Dell T3400.. Do You Have DDR2-800 Memory?

Discussion in 'Hardware' started by gnome, Mar 24, 2008.

  1. Would someone please check and report to this thread?

    Most DDR2 800 runs on 2.2v, but some runs on 1.8v.... Don't know which is Dell.

    It's also possible that your Dell would "run" DDR2-800, but step it down to only DDR2-667 on 1.8v.

    Please list (1) Voltage, and (2) Timings

    Here's a link for the latest CPU-Z if you need it. (You can run it from a flash drive.)

  2. I know for a fact that Crucial lists DDR2-667 NON-ECC memory for the Precision T3400 at 1.8 volts.

    The DDR2-800 memory for the T3400 is only ECC. I believe that it also runs at 1.8 volts, whereas most of your high performance RAM manufacturers like Corsair are running their speedy memory at much higher voltages, anywhere from 2.1-2.7

    The T3400 owner's manual does not show any voltage info on the RAM:

    See Page 33

    P.S. The optional 525 power supply unit for the T3400 has THREE +12v rails rated at 18a.
  3. So, you got the DDR2-800, ECC? I thought you were against that because of some "latency" issue..... ??

    And, there IS some DDR2-800 @ 1.8v and 1.9v available... small by comparison to the number of higher voltage offerings, though.

    And you know Crucial... if you use their "RAM Selector", they guarantee compatibility or they will buy it back. And they list "DDR2-800 @ 2.2v as compatible" for my 1.8v D9200... I wonder how that works out?
  4. I got the 800 MHz DDR2 ECC memory because that is the only memory that Dell offered at the "800" speed.

    The CAS latency appears to be "6" on the Crucial and Kingston memory. A Dell rep told me that their "White Papers" on memory show the CL to be "5" at the 800 MHz level. We shall see once I get the unit and use "CPU-Z"

    What apparently is the REAL driver in latency lies in the difference between "registered" ( buffered ) RAM and non-registered ( unbuffered ) RAM.

    Registered RAM can be thought of as running one full clock cycle "behind" an equivalent unregistered DRAM.

    The reason this is, is because the "registered" modules have additional components ( registers ) placed between the incoming address and control info and the SDRAM components.

    As a result, it is thought to be the most scalable and stable RAM. Mostly used in servers.

    Getting back to our example of ECC and non-ECC . . . "Registered" memory can be found in either.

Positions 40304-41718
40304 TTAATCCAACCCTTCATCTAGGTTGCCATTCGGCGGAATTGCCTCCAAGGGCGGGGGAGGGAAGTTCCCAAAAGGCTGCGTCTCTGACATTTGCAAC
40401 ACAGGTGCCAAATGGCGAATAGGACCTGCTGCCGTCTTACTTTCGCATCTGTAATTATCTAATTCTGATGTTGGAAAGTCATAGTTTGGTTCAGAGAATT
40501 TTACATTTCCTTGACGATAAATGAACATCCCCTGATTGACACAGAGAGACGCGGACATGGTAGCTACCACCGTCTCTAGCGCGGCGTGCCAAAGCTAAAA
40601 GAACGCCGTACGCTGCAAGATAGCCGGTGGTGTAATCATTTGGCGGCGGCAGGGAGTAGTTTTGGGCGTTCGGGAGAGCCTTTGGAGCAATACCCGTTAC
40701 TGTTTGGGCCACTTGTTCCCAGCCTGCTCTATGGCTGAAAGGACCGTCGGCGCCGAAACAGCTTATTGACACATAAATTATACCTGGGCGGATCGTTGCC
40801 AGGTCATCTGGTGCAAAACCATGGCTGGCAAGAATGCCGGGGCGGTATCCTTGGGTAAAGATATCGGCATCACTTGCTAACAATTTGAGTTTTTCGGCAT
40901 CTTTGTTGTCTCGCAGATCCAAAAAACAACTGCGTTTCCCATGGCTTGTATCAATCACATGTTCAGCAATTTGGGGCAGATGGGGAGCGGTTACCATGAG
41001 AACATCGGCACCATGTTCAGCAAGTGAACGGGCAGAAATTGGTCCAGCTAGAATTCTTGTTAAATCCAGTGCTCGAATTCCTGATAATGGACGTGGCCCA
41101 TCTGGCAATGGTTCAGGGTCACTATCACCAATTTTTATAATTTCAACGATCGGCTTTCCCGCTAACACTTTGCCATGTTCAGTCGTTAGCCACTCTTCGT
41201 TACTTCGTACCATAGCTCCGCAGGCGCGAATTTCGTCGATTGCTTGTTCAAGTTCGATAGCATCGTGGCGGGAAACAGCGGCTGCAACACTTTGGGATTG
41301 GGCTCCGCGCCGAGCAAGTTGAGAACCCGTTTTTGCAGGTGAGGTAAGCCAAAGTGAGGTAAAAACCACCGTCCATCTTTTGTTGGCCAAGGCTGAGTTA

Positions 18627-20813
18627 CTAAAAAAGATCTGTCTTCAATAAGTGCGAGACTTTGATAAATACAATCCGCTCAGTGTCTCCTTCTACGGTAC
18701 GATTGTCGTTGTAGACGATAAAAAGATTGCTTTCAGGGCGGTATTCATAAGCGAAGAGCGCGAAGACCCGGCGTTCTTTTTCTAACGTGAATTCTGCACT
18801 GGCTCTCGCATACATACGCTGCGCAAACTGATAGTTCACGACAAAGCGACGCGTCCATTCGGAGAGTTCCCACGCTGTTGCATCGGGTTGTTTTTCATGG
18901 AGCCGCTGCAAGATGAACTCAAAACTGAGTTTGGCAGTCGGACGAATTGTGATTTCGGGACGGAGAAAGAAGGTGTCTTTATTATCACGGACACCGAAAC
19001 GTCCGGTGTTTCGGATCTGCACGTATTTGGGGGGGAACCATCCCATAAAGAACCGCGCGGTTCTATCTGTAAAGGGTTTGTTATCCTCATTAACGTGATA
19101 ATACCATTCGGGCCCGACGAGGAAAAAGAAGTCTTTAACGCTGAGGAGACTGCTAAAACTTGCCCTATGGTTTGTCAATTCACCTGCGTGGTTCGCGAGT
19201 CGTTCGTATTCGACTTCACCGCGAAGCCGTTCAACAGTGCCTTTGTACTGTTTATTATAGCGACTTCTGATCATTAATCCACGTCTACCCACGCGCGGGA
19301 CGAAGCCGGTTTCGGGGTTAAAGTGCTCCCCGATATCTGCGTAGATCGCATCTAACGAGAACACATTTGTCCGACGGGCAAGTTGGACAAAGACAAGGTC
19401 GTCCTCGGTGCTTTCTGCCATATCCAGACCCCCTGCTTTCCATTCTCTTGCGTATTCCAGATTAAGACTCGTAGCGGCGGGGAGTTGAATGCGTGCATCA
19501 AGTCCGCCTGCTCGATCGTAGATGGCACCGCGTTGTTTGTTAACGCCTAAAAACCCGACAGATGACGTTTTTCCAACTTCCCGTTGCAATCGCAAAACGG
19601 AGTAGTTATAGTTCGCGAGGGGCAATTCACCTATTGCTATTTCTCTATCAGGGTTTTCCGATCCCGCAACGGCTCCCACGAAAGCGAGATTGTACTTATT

So what actually adds to the latency is whether or not the memory is "registered" or not ( unbuffered ). The performance "hit" from ECC is incredibly small, negligible in fact. So, in reality running ECC is a non-issue from a performance standpoint.

    Depending on what kinds of applications you are running, Unbuffered memory appears to run 10% - 15% faster than "registered".

    Note: The DDR2 memory for the T3400 is unbuffered

  5. The standard for 800Mhz (PC6400) DDR 2 ram is:

    5-5-5-18, cas 5, 1.8v

    Lower cas numbers and higher voltages are good for overclockers.
  6. keep in mind windows can only recognize...4 giggs unless its 64 bit vista..128+....

    I bought 8 giggs at best buy for 800 usd.. and loaded it into my 32 bit..system, the motherboard recognizes it but the OS doesn't, there isn't enough support for 64 bit computing just yet...

    unless you have custom software...
  7. Crucial lists DDR2-800 @2.2v as an option for my D9200.

    The DDR2-667 that installed now is running at 1.8v.

    With no voltage adjustment on Dell mobo, how does the 800 work out? Does the mobo run the 800, but steps it down to 667?
  8. Quite possible.
  9. You can use 2.2v, the dell MB will just run it at 1.8v 800MHz. (2.2v means it can run higher than the standard 1.8v but it still must work correctly at 1.8v, 2.2v just gives you room to overclock.)

    As far as I know, if you're mixing 667Mhz with 800Mhz, it will all run at 667Mhz.

    $800 for 8gigs of 800Mhz ram is way too much. You can get the same for $140 at newegg.
  10. Here's screenshot of gnome's software run on my T-3400. I have the 800 ddr2 Ram.

    #10     Mar 26, 2008